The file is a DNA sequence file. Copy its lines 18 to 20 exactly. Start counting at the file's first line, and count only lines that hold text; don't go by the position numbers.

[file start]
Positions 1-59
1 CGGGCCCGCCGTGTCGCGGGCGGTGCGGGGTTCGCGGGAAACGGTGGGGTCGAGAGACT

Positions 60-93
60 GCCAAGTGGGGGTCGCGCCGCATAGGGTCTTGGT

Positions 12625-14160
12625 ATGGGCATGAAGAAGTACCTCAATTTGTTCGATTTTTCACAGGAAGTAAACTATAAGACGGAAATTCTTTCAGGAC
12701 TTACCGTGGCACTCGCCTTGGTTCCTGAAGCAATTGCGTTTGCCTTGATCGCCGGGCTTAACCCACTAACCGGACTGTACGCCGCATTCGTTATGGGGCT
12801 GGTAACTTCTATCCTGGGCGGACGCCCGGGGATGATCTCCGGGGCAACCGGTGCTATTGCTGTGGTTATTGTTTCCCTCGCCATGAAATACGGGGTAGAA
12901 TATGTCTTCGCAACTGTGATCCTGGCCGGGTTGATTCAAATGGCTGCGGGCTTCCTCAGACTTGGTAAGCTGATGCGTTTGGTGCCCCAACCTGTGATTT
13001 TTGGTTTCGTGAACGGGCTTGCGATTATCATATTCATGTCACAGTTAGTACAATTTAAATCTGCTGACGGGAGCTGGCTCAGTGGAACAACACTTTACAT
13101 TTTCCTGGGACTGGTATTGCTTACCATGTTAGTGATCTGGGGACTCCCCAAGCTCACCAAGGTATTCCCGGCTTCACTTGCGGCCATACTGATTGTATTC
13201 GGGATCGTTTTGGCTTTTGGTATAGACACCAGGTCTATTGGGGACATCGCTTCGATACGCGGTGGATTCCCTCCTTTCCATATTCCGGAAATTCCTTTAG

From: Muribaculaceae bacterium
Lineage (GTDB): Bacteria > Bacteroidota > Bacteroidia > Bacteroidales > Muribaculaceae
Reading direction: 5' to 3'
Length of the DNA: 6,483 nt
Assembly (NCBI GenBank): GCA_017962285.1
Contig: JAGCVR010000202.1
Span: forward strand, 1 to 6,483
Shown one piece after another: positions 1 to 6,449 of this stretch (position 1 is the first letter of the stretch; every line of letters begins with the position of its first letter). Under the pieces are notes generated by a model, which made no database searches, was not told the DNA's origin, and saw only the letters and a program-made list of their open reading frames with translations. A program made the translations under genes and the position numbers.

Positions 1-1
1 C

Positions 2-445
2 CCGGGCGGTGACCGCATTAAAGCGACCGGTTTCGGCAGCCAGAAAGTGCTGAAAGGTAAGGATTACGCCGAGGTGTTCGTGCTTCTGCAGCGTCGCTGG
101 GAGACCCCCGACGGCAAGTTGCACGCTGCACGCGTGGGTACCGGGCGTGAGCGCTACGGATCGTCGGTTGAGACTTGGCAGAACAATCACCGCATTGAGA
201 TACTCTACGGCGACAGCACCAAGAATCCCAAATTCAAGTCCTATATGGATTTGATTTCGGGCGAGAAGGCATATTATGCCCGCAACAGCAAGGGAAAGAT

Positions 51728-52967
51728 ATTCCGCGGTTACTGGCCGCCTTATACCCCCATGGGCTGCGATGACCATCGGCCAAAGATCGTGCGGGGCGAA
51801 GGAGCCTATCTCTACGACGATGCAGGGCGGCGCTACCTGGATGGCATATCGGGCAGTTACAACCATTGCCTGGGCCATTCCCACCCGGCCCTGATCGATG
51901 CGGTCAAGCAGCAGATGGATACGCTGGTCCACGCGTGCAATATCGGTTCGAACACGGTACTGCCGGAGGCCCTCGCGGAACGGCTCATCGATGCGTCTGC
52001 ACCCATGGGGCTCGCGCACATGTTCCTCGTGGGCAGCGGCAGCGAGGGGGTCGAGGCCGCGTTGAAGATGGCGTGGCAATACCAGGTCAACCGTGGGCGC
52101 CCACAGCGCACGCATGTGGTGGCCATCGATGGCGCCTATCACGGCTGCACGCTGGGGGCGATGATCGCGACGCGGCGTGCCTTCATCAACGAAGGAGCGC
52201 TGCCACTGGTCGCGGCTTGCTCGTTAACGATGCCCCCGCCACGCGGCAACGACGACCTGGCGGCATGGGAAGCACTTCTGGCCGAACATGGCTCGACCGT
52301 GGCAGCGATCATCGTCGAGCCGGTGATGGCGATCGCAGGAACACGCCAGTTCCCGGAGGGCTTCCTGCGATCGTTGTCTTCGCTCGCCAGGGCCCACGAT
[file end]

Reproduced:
Contig: JAGCVR010000202.1
Span: forward strand, 1 to 6,483
Shown one piece after another: positions 1 to 6,449 of this stretch (position 1 is the first letter of the stretch; every line of letters begins with the position of its first letter). Under the pieces are notes generated by a model, which made no database searches, was not told the DNA's origin, and saw only the letters and a program-made list of their open reading frames with translations. A program made the translations under genes and the position numbers.